If you’ve watched a chicken walk, you may have noticed they bob their heads like pigeons.
Even though it looks like they are moving their heads up and down, they are not.
As they take a step, they thrust their head forward and maintain their position as their body catches up.
It leads many of us to the bigger question of why chickens bob their heads.
Because chickens cannot move their eyes within their eye sockets like humans, they have to bob their entire heads to change their field of vision. Chickens can keep their head still while their body is moving, known as a gyroscopic effect, which enables them to stabilize their vision.
This is part of the vestibulo-ocular reflex, which is a reflex where the head and eyes remain fixed on a point, as long doing so isn’t too difficult for the body.
The ability to maintain their field of vision is an asset to chickens as prey and predator.
Keep reading for more information on chickens bobbing their heads and how their vision works!
How Does The Vestibulo-Ocular Reflex Work In Chickens?
Humans’ vestibulo-ocular reflex causes us to move our eyes in the opposite direction of our head movement to stabilize the images on our retinas.
These are jerky movements from one place to the other.
These individual movements are called saccades, and at the very end of a saccade, the eye stops moving for a moment.
This brief pause is long enough to stabilize the image we are looking at on our retina, so our brains can process it like moving a camera, stopping, and taking a picture.
Chickens’ vision is stabilized by keeping their eyes and head fixated while their body moves.
They aren’t bobbing their heads; it just looks like it to us.
Chickens thrust their heads forward, then hold their head still, and vision fixated as their body catches up.
Most chicken saccades occur in the head thrust phase of the movement.
It makes it look like their head is moving back and forth when, in reality, it is moving forward and holding still.
The motion may help their depth perception.
For more information on eye movement in chickens, visit the Journal of Experimental Biology.
How Do Chickens See?
Like most prey animals, chickens’ eyes are on either side of their head.
This gives them a much greater range of vision, which is important to be able to see predators.
They have about a 300° degree field of vision versus our 200° degrees.
This creates monocular vision, which means only one eye sees an object at a time.
This is why you’ll see a chicken look at something, then turn its head and look at it again with another eye.
They are, however, able to see about 30 degrees° in front of their beak with both eyes, which enables them to see what they are pecking at, which I am sure you’ll agree is important.
Humans see about 120° degrees in front of ourselves because our eyes face forward.
Being able to see the same object with both eyes is called binocular vision.
A small amount of binocular vision enables a chicken to see what it is foraging.
Chickens can use each eye independently to keep an eye out, so to speak, for predators or prey while they are happily pecking away.
Why Do Chickens Stabilize Their Heads?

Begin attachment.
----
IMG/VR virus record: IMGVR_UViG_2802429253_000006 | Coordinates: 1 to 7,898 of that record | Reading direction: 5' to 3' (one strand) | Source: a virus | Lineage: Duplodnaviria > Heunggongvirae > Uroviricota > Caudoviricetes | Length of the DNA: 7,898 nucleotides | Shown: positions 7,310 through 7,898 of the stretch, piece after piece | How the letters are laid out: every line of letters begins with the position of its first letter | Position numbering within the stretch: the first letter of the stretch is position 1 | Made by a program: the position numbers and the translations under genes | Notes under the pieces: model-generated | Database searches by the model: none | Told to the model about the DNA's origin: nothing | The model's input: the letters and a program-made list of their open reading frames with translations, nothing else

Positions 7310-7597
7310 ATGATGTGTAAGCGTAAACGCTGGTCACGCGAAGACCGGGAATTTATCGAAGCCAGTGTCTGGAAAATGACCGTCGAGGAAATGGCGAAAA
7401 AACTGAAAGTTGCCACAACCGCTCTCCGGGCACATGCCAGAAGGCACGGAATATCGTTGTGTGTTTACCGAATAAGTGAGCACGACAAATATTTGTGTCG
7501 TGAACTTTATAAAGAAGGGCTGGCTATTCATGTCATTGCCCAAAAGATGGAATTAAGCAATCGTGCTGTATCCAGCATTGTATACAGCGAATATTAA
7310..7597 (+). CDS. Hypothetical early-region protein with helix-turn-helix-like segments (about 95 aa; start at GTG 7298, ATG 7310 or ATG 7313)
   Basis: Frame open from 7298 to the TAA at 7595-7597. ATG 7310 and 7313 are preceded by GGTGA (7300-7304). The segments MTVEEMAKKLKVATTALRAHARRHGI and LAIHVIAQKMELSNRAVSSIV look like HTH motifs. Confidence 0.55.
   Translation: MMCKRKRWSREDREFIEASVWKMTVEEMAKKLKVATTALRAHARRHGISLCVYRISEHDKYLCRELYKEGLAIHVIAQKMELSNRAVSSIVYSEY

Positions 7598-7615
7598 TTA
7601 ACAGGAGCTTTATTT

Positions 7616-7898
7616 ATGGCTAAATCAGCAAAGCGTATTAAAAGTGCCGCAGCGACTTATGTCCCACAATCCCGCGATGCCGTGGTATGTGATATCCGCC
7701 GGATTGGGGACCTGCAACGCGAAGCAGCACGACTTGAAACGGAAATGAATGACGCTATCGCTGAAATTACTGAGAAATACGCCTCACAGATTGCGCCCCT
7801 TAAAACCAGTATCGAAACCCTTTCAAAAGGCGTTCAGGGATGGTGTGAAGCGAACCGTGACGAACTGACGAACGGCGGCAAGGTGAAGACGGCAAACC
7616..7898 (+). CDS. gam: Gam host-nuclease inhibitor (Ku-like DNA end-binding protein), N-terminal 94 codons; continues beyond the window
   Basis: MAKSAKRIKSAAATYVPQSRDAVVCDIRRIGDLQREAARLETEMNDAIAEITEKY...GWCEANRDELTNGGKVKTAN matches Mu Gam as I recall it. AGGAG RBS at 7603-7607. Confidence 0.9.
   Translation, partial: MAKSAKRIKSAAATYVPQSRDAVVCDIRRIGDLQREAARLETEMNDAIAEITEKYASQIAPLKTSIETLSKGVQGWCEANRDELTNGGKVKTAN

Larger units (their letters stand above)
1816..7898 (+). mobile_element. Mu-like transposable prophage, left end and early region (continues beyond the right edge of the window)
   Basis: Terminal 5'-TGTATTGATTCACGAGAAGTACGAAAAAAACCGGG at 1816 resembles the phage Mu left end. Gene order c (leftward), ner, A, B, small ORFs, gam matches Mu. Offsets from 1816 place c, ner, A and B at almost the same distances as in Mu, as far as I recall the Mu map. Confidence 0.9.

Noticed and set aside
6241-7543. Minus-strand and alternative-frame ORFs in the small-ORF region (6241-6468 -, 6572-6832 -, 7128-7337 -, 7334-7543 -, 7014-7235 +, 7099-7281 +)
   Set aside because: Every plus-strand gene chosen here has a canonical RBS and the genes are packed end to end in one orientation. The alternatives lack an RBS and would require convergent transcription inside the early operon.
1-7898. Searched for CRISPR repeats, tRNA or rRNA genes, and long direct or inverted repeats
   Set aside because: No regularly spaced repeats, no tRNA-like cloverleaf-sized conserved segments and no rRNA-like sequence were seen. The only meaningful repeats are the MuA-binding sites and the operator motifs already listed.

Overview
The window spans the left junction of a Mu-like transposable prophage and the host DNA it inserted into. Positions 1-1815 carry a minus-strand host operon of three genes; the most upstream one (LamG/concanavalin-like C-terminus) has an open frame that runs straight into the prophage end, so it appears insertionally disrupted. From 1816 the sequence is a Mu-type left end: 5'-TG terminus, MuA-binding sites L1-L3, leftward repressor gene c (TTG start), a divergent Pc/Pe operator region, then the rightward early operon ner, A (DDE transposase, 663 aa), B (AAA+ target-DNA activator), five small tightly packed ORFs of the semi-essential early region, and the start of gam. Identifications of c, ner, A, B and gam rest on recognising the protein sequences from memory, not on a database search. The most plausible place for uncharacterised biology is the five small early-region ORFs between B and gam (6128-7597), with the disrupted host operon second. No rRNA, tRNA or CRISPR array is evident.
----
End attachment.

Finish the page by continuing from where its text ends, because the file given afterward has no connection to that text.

By keeping their head and eyes still, they can keep their vision stable while moving.
Seeing while they are moving enables them to see not only a threat in their environment but also their next tasty treat.
Why Are Chickens’ Movements So Jerky?
Chickens’ head movements are jerky because they are using rapid head movement to compensate for their eyes not being able to move very much.
Their light bones and long, flexible necks enable them to move their heads quickly.
They look at an object with each eye to gain depth perception, just like we do, but they have to turn their heads.
This makes it look like they are jerking their heads back and forth.
Do Chickens See Better Than Humans?
Chickens see the same way we do but are better at many aspects of vision, including the range of vision and motion detection.
Another interesting fact is chickens are tetrachromatic, which means they have an additional cone to the usual three for red, yellow, and blue and can see in the ultraviolet range.
This ability enables them to see a wider range of colors than we see.
Although we aren’t sure what function this has for birds, it may play a part in choosing a suitable mate.
They have a double cone retina structure which helps them see movement better than humans.
It is also a characteristic of predatory birds, such as hawks.
These traits help protect chickens from predators while also making them excellent hunters.
One unhelpful characteristic is not being able to see in the dark.
Why Do Some Birds Bob Their Heads?
Several bird species bob their heads; many are ground-feeding birds such as quail, turkey, and pigeons.
They need to be able to see around them as much as possible to avoid getting eaten.
They fix their eyes on a stationary object and keep their vision steady, so their surroundings do not blur as they move.
When something moves too fast to process, the brain blurs the image.
This would put prey animals at a definite disadvantage.
Birds are known to take small steps, hop or have a wider, more stable stance, and do not bob their heads, leading scientists to think there is a balance component too.
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